As the COVID-19 pandemic stretches into autumn, it continues to upend the usual rules of work, travel, education, and everyday life. Although specific guidance varies between countries, states, and even cities on how to safely navigate previously routine activities, certain safety measures are universal to prevent the spread of the virus. For instance, it is essential to wear a mask, remain socially distanced, stay home if you're exhibiting symptoms or think you've been exposed, and clean surfaces regularly. We all share in the responsibility to follow these common sense guidelines, but it is also necessary for governments, businesses, schools, and other large organizations to look for ways to implement them at scale. This is an area where AWS customers and partners are stepping up, using the cloud to develop and deploy new services that can help large numbers of people to avoid infection. Their efforts are crucial to getting us through some of the worst impacts of COVID-19 and preparing us to address future outbreaks of disease.
Large public spaces such as stores, hotels, transportation hubs, offices, and other venues where people congregate pose a challenge to re-open given their tremendous square footage and the high volume of people who pass through them. Cleaning automation coupled with improved safety technologies such as temperature checking sensors and touchless kiosks have emerged as viable ways to keep public spaces as safe as possible. Brain Corp, a robotics pioneer built on AWS, has deployed autonomous floor scrubbers across retail establishments, airports, and hospitals, performing frequent cleanings. The company is donating $1.6 million worth of robots and services during COVID-19 so that essential businesses can use a cleaning robot free of charge. Meanwhile, Australia’s Elenium Automation is using its extensive experience in self-service automation to help people avoid contact with traditionally high-touch surfaces in public spaces, such as the check-in kiosks at airports and healthcare facilities. Elenium’s touchless technologies, use a combination of AWS's voice and facial recognition tools to identify and process user requests. Additionally, indicators of viral infection including body temperature, heart rate, and respiratory rate can be detected to raise flags before a potentially sick individual boards a plane or enters a similarly contained space. Similarly, computer vision specialist Bigmate adapted a system called Thermy to passively check people entering a building for potential health risks. Thermy uses a combination of thermal cameras, AWS IoT, and machine learning services to detect if a person has an elevated body temperature, and can observe the temperatures of multiple people at the same time, even while they are in motion, with sensitivity to +/- 0.2 degrees.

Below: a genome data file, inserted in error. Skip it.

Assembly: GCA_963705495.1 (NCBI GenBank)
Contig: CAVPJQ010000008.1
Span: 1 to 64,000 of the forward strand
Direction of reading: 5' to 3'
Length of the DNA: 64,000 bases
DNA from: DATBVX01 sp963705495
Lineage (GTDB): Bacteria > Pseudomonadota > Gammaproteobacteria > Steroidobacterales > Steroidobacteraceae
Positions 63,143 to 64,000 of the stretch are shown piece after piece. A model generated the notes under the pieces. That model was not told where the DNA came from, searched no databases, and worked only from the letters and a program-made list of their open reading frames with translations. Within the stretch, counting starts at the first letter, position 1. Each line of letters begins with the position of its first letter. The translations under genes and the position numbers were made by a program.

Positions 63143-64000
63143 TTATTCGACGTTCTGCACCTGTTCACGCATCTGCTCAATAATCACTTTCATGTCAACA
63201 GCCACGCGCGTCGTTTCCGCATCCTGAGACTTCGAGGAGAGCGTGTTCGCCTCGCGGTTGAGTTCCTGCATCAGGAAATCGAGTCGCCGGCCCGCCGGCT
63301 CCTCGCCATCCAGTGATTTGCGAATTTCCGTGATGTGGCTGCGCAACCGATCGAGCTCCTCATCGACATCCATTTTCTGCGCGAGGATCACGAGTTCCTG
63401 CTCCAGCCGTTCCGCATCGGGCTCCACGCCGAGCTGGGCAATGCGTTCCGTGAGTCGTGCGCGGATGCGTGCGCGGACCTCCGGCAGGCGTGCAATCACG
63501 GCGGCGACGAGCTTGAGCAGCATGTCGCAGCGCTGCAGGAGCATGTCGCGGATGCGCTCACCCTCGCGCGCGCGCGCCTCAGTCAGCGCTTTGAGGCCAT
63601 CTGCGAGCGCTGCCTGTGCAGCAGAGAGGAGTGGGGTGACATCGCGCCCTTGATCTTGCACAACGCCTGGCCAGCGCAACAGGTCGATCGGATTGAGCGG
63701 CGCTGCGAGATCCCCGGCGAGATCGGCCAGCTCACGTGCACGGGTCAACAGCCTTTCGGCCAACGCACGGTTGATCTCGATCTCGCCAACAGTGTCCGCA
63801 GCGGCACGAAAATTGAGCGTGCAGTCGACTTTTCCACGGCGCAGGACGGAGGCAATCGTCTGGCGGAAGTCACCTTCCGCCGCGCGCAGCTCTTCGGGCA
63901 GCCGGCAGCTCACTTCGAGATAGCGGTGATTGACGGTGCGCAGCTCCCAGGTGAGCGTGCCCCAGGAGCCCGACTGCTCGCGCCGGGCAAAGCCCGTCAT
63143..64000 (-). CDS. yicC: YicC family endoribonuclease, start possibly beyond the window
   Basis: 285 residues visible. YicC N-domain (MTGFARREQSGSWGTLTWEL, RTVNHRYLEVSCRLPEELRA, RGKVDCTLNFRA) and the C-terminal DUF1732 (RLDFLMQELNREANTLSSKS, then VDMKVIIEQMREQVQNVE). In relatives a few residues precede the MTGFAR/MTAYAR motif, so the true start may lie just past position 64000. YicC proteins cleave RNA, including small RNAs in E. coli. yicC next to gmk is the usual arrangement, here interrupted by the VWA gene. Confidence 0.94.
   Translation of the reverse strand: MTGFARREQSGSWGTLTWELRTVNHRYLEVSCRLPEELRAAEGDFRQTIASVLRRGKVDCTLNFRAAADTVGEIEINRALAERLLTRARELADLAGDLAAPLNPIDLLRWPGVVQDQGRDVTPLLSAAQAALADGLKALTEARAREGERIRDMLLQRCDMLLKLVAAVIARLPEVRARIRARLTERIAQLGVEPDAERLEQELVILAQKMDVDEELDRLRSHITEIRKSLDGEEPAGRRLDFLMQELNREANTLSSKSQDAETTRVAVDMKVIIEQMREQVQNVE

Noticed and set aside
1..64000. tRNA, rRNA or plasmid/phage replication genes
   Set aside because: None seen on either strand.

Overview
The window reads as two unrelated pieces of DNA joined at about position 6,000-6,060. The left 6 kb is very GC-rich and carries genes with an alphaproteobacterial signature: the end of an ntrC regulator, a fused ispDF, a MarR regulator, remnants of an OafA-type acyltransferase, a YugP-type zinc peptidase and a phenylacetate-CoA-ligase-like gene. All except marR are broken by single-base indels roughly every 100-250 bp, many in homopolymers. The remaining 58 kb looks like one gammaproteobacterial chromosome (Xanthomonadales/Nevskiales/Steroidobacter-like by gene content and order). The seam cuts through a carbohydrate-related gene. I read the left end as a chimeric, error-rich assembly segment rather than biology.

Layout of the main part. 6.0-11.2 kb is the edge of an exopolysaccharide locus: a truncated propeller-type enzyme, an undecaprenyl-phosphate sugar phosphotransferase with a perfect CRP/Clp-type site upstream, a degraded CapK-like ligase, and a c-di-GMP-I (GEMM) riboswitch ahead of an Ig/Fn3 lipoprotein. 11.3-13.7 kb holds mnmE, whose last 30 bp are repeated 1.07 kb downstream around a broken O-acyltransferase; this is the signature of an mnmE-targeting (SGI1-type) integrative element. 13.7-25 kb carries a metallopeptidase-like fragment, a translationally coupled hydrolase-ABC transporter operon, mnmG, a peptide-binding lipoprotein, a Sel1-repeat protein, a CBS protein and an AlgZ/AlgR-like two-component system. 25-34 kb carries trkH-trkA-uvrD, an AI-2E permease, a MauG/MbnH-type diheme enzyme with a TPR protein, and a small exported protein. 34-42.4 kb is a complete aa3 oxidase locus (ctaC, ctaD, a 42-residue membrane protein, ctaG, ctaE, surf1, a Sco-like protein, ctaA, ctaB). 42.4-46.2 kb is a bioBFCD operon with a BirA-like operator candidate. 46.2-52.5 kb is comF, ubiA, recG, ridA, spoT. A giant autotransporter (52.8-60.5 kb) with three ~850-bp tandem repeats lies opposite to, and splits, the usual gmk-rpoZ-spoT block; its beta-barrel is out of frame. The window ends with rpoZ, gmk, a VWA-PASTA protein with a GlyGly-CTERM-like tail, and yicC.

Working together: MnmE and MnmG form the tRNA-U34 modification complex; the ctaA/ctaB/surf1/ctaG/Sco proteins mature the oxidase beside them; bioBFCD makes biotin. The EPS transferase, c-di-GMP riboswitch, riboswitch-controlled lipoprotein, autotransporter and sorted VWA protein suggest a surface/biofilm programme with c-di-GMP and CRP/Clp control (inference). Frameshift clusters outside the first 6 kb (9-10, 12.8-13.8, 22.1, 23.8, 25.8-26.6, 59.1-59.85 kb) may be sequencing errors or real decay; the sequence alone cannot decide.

Among the many steps taken to combat the virus, social distancing is considered one of the most effective ways to slow its spread. Technology can help business owners monitor compliance with social distancing guidelines and intervene if necessary to enforce it so that they can safely remain open. AWS customer iViu Technologies, a developer of indoor positioning technologies, adapted its anonymous data collection technology that studies customer shopping patterns in retail stores to also monitor customer traffic patterns in grocery stores, office buildings, and shopping centers. By monitoring occupancy levels of designated zones within buildings, the store can effectively manage store traffic to ensure shoppers are adhering to social distancing guidelines. A related technology developed by Australia’s Unleash live applies its proprietary machine learning solution that is built on AWS to extract visual data from existing camera infrastructure in cities and businesses to count the number and density of people in a live video feed. The system can identify crowding, analyze trends across the day, and even alert local government departments and transport authorities via text if the number of people gathered in close proximity crosses a threshold so that those authorities can ask those individuals to spread out or close down certain areas.
While it's unclear when employees will return to the work place in large numbers, what is clear is that when they do get there the workplace will look very different. The need for social distancing and the personal preference to travel separately from others, will mean that commuting might take a different shape, with walking, biking, and driving becoming more popular.
As we anticipate venturing back out into the world, it is good to know that there are companies that are innovating new ways to help us do so safely. Leveraging the adaptability and scale of AWS, they are building the technology backbone that will enable us to return to work and school, reunite with friends and family, and run even the most mundane errands while mitigating our exposure to risk.